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Hutaree Case Ends as Two Plead to Weapons Charges

The two remaining defendants in the government’s case against members of Michigan’s Hutaree Militia pleaded guilty today to federal firearms charges, just two days after a judge dismissed antigovernment conspiracy charges against the pair and five others.

David Stone Sr., 47, and his son Joshua Stone, 23, pleaded guilty to possessing machine guns. They admitted to U.S. District Judge Victoria Roberts in a Detroit courtroom that they had two .223-caliber rifles, knowing that the weapons would fire automatically with one trigger pull. Possession of such firearms without proper registration is a federal crime.

After the pleas were entered, the elder Stone – identified by authorities as the Hutaree leader – told the Detroit Free Press that he thinks the case “will only lead to more mistrust of the government by militias.”

Now, they know their paranoia is true, Stone said, claiming he believed the government's case would fall apart in the end. “I believed in our stance all along and never wavered.”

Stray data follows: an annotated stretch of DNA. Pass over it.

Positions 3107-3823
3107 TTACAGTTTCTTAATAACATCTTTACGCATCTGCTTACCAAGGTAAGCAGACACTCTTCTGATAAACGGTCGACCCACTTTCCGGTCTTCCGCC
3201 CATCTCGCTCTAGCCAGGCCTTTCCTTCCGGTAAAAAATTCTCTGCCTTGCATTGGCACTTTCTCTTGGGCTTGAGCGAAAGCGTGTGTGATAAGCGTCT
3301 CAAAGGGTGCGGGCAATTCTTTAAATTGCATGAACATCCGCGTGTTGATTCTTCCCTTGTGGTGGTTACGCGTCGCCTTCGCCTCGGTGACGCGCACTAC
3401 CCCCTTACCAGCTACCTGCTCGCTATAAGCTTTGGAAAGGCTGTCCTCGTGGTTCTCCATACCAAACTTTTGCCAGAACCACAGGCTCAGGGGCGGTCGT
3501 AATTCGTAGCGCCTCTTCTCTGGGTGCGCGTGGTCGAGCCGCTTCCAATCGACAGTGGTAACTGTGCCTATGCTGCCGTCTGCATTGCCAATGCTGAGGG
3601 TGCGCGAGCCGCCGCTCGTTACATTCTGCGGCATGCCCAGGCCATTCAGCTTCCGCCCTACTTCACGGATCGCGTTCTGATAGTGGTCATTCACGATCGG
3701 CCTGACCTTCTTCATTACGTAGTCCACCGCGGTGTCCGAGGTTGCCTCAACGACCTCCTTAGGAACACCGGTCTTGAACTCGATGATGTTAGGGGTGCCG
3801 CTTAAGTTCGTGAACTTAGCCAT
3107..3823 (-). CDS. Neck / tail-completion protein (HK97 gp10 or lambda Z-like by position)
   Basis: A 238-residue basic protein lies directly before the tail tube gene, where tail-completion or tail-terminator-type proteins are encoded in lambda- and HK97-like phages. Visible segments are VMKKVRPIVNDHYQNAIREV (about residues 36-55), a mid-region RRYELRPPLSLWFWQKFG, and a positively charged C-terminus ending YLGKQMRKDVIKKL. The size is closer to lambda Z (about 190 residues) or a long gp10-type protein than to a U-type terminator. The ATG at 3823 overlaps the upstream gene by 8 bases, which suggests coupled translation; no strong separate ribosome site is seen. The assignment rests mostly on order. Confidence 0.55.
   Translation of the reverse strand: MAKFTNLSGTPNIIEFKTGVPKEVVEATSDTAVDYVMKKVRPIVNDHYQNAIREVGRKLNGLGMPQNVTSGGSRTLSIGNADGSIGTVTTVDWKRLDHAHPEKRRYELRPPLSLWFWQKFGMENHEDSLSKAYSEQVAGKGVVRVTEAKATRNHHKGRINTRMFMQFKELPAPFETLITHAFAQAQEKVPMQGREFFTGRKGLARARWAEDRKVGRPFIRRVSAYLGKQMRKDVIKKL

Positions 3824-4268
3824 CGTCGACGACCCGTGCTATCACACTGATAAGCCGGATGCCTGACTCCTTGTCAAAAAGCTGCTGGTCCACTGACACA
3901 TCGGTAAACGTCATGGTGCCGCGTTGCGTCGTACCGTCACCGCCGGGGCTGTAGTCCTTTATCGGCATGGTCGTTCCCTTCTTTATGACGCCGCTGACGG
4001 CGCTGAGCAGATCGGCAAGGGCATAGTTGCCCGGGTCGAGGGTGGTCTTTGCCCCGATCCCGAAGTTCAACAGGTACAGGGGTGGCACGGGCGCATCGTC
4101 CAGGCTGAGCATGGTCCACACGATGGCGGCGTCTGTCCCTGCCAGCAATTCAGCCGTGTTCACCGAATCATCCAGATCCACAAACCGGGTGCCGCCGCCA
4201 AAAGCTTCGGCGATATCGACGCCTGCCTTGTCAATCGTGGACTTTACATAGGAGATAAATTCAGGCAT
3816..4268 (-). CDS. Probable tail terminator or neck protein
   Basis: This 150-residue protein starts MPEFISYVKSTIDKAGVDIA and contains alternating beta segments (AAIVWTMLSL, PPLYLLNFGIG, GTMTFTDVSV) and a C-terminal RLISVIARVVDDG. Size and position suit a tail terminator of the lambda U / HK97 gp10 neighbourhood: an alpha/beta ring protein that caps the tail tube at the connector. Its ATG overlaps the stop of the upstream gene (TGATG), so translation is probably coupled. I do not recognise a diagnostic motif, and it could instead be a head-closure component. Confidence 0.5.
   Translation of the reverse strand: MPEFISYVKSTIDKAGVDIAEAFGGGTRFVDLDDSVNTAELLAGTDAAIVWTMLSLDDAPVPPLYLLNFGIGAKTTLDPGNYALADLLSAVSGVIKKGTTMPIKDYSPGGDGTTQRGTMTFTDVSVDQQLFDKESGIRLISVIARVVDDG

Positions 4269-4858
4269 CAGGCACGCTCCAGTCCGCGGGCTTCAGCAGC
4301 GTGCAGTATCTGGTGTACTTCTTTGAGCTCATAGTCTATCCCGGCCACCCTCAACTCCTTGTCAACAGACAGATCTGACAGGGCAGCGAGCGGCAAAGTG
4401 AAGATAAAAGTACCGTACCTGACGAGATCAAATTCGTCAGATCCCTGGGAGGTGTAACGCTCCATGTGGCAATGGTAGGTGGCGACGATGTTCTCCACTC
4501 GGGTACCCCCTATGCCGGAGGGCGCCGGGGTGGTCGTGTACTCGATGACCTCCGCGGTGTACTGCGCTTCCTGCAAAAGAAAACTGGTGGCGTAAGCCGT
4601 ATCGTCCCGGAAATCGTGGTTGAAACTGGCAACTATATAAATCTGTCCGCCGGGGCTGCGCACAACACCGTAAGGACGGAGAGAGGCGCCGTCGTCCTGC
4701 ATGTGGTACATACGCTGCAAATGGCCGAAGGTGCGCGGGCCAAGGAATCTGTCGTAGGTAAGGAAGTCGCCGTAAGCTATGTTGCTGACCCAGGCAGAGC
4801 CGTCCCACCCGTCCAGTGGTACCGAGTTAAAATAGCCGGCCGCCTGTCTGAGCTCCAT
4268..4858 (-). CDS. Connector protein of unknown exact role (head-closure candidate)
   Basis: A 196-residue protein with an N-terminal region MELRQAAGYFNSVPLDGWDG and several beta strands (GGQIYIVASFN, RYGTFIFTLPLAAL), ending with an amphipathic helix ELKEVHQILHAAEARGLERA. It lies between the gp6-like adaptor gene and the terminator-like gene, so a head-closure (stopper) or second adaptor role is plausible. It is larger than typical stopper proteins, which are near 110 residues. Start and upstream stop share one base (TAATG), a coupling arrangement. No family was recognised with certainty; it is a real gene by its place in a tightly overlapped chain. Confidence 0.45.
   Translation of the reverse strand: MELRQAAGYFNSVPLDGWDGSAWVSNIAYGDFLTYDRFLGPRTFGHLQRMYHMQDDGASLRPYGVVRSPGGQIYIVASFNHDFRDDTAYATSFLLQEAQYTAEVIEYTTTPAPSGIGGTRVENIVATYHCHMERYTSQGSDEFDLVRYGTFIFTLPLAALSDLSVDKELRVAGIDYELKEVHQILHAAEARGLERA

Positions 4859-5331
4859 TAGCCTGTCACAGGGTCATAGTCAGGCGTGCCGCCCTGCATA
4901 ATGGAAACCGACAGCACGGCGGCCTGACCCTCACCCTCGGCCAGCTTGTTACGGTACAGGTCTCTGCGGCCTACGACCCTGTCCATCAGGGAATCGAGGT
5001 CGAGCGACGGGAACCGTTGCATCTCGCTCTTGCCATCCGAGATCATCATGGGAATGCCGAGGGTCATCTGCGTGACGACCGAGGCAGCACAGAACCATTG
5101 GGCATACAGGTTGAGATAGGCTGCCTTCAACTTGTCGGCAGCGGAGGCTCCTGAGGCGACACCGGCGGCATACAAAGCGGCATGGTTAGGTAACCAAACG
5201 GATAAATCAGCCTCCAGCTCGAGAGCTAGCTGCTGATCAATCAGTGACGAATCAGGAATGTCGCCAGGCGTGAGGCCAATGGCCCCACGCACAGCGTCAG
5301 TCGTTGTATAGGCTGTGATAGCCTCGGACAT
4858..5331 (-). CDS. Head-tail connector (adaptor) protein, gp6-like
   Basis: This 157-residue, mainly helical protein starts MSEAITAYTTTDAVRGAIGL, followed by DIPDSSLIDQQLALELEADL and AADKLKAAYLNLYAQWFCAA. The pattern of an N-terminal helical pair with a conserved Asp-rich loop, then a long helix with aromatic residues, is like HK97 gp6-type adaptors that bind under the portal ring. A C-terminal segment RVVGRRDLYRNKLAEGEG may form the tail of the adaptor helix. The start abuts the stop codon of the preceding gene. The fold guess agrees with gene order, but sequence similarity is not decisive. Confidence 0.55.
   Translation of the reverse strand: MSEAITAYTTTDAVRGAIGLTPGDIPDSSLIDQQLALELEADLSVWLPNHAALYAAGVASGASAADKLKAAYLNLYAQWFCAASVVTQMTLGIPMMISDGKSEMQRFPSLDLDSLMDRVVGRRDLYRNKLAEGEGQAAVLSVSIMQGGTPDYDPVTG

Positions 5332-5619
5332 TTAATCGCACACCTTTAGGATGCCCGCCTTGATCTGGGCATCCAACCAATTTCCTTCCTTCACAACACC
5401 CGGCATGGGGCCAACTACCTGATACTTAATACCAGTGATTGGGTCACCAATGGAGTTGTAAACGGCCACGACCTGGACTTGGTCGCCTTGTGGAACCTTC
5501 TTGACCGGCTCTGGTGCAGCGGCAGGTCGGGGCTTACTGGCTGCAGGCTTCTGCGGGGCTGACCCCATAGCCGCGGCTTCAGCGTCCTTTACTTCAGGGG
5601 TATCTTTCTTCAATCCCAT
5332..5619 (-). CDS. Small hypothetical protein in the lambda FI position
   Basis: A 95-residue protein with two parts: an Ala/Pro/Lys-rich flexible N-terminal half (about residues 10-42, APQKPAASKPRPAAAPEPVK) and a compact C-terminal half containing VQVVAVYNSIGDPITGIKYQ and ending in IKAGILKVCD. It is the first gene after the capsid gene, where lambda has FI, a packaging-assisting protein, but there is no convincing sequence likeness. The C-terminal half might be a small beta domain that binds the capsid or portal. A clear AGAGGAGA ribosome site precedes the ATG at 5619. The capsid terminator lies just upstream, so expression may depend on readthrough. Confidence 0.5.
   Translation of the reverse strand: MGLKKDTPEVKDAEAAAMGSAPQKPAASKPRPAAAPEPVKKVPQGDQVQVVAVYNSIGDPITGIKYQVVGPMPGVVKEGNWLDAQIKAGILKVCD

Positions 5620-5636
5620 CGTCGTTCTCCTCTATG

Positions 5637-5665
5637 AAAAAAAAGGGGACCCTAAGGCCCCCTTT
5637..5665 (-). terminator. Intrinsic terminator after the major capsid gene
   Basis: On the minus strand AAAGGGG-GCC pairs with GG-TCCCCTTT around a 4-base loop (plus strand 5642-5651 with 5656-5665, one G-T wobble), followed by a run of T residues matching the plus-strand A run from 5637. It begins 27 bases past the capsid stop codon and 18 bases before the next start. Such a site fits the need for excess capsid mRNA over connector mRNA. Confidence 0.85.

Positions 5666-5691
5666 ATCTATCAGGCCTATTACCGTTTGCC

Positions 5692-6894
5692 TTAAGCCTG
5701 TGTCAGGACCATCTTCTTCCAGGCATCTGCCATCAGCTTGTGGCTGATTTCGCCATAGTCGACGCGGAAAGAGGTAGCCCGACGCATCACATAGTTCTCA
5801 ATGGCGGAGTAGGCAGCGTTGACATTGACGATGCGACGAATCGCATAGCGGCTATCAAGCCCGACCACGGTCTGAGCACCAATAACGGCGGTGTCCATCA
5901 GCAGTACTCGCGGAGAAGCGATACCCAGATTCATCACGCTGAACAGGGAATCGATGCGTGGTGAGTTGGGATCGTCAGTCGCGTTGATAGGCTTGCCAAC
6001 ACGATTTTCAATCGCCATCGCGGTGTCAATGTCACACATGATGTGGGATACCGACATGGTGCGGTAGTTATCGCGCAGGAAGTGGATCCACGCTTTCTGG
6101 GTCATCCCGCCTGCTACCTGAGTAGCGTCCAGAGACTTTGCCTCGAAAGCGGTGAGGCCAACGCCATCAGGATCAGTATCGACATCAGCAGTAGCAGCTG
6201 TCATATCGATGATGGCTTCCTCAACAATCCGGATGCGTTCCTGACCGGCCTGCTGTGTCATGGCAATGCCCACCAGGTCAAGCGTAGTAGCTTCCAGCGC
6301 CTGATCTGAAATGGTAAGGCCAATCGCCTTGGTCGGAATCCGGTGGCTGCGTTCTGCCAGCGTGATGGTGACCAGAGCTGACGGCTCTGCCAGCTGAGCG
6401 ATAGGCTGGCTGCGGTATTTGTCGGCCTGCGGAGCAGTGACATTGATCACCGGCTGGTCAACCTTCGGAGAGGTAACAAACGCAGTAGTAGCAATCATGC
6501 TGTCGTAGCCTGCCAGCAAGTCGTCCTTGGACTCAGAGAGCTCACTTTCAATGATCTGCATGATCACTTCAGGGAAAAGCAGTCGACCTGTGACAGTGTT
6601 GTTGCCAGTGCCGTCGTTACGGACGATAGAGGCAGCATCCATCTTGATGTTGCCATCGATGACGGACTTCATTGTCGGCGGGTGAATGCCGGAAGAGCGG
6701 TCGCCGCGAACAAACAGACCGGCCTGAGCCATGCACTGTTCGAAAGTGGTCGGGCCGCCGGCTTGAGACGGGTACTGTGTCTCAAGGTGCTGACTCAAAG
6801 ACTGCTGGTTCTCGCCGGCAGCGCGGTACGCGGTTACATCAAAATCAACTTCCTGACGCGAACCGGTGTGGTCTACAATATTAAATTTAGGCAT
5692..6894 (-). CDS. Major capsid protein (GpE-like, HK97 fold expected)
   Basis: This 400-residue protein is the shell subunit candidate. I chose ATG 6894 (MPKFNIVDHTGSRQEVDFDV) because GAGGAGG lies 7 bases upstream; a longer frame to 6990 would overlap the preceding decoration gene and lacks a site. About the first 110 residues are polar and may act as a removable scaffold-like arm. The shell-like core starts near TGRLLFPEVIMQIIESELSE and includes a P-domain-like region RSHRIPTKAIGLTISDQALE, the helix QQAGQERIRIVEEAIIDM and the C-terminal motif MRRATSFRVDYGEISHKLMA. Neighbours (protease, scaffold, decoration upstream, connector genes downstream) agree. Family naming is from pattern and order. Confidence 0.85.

Prosecutors, however, stood by the federal investigation that they claim broke up a Hutaree plot to kill police officers in hopes of igniting a revolution against the federal government.

“We are gratified that these felony convictions mean that these defendants will never be permitted to possess firearms again,” U.S. Attorney Barbara McQuade said after the guilty pleas were entered.

Stone and his son, who have been in jail for two years, were released on bond after their pleas. They are scheduled to be sentenced in August.

Under the terms of the plea agreements, the elder Stone faces 33 to 48 months in prison. Joshua Stone faces 27 to 33 months. The charge carries maximum possible sentences of 10 years in prison and a fine of up to $250,000.

McQuade, the chief federal prosecutor for the Eastern District of Michigan, said the court’s order “dismissing the more serious charges in this case was disappointing, but it does not shake our commitment to dismantling groups who would harm our citizens and law enforcement officers, and these efforts will continue.”

“While we disagree with the court’s decision, we respect its role, and we recognize that reasonable minds can disagree on where legal lines are drawn,” McQuade said, thanking members of the jury.

The U.S. attorney also commended the efforts of assistant U.S. attorneys Christopher Graveline and Sheldon Light, along with the FBI’s Joint Terrorism Task Force and other federal agencies involved in the investigation and trial.

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